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Kohlberg’s stages of moral reasoning
Lawrence Kohlberg, an American psychologist, developed a well-known theory about how people make decisions about right and wrong – that is, moral behavior.
At the preconventional level, decisions about right and wrong are made based upon a “what’s in it for me” mentality – that is, people make moral judgments to advance their personal interests or advantage, with no regard for the consequences of those decisions for other people.
At the conventional level, moral decisions are made with consideration for the fact that people are embedded in social systems. That is, a person brings their relations with their loved ones, associates, and the formal and informal rules of their societies to mind when deciding the appropriate course of action to take in a morally-ambiguous situation.
At the postconventional level, people come to understand that formal and informal rules are generated through the living activities of societies, and of their members. Therefore (since people and societies are imperfect and impacted by forces such as history, resources, power, and goals) the standing rules of a society may or may not be designed to respect the appropriate balance between individual rights and freedom of choice, and collective experience and opportunity to pursue a fulfilling life. People make moral decisions based upon a deeply held personal conscience, but that conscience represents an internalized idea about the proper functioning of society.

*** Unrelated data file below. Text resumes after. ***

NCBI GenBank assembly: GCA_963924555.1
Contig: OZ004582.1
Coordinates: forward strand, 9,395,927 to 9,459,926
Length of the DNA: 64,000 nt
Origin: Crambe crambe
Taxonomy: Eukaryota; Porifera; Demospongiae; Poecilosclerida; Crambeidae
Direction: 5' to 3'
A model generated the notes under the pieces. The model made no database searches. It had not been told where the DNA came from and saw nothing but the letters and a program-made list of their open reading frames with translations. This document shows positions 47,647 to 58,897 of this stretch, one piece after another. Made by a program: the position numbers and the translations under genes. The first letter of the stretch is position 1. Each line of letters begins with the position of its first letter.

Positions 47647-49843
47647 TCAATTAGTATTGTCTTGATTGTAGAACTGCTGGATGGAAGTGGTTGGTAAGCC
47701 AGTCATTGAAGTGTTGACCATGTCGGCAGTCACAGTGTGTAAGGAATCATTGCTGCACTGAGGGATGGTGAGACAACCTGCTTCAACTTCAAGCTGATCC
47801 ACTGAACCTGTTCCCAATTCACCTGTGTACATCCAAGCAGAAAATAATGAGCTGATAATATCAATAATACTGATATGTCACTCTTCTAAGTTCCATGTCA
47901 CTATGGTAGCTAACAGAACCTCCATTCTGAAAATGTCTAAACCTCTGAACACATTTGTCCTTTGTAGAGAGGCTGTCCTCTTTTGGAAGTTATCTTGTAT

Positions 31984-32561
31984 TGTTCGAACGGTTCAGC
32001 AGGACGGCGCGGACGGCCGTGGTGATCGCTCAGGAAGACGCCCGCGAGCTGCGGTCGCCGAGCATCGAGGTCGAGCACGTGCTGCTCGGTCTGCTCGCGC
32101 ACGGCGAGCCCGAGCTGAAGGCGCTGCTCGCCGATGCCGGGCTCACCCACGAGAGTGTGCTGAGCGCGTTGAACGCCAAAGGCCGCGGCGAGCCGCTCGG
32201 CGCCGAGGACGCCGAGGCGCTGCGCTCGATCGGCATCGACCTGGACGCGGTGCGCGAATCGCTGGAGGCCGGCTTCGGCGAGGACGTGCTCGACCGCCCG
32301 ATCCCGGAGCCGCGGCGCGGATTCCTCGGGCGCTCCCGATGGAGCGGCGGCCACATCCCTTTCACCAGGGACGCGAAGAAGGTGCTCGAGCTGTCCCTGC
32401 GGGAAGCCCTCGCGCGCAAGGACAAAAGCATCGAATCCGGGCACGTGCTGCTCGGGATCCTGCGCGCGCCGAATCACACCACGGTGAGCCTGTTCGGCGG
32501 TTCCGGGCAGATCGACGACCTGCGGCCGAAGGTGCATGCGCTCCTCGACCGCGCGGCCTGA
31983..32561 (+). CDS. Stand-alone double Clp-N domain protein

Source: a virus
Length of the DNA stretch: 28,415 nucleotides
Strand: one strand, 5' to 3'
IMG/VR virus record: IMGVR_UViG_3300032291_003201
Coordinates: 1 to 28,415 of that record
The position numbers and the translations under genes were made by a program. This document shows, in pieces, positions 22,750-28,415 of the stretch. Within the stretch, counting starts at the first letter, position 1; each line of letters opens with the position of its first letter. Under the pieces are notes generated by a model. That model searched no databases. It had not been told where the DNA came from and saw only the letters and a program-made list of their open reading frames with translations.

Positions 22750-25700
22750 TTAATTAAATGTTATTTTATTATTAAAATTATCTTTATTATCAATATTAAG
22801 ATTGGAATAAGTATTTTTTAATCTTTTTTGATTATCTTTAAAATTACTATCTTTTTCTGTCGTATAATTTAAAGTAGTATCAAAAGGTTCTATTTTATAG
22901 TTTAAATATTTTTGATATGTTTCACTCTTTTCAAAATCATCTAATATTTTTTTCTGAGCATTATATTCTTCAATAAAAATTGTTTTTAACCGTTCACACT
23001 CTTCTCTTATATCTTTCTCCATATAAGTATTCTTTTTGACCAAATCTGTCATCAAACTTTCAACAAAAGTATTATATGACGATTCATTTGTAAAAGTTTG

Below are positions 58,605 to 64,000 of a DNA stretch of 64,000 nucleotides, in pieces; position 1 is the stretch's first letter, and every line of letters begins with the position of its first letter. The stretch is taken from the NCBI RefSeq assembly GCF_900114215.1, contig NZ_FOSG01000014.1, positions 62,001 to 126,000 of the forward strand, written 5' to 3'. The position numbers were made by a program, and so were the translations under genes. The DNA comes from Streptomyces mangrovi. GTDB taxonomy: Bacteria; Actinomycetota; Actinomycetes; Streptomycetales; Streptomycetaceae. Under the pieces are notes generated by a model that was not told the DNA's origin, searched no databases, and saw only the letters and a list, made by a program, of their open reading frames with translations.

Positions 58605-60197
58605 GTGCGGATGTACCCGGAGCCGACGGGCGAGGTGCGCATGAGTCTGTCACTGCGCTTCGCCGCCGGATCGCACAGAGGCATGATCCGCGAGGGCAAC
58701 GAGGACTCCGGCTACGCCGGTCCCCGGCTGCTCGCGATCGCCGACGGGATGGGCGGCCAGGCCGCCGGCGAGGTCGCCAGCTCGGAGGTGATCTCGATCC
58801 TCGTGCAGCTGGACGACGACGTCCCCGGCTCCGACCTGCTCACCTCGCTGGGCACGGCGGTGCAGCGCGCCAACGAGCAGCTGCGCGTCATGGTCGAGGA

To teach this (and before explaining these stages), I had students consider what they might do in the following situation:
I assign a paper on Erik Erikson’s socioemotional stages (another theory I taught today). You, the student, Google the topic, and a website pops up where you can purchase a prewritten paper that perfectly fits my paper requirements. It even allows you to purchase a paper at your expected level of performance (A, B, C, etc.) to help conceal your cheating. It costs $40 to download. Do you purchase the paper or not, and why?
I had students discuss their reactions to this situation with each other, assuring them that their answers would have no consequences whatsoever for my personal opinion of them (since it’s just a hypothetical class exercise). They played along, and came up with some really fun answers:
“I would definitely not buy the paper, because I know I’d get caught, and I don’t want to be expelled!”
“I wouldn’t buy the paper, because I can do a lot better things with $40.”
“I wouldn’t buy the paper, because I wouldn’t get to learn from the exercise, and then what would happen on my test?”
“I would consider it, depending on how busy I was that week – and if my grade depended on it, I might!”
The conversation could have gone on for quite a while – the students really jumped in on this one. Then I told them that it really didn’t matter whether they said they would or wouldn’t buy the paper – what psychologists are interested in is how they made their decision. That is, how do they justify one course of action or another? I then explained Kohlberg’s theory, and had to inform them (with a smile, because it always comes out this way) that most of their reasoning was at a preconventional level – in Kohlberg’s view, a very immature and self-centered way to decide what is right and wrong.
Are some kinds of moral judgments inherently “better” than others, like Kohlberg would seem to say? What pushes (some of) us to make decisions at a “higher” level than others do? Unfortunately, this theory alone is merely descriptive, and can’t help us pick out who will make decisions in any particular way in a given situation. However, my own view is that moral reasoning connects directly to our individual concern for either fair…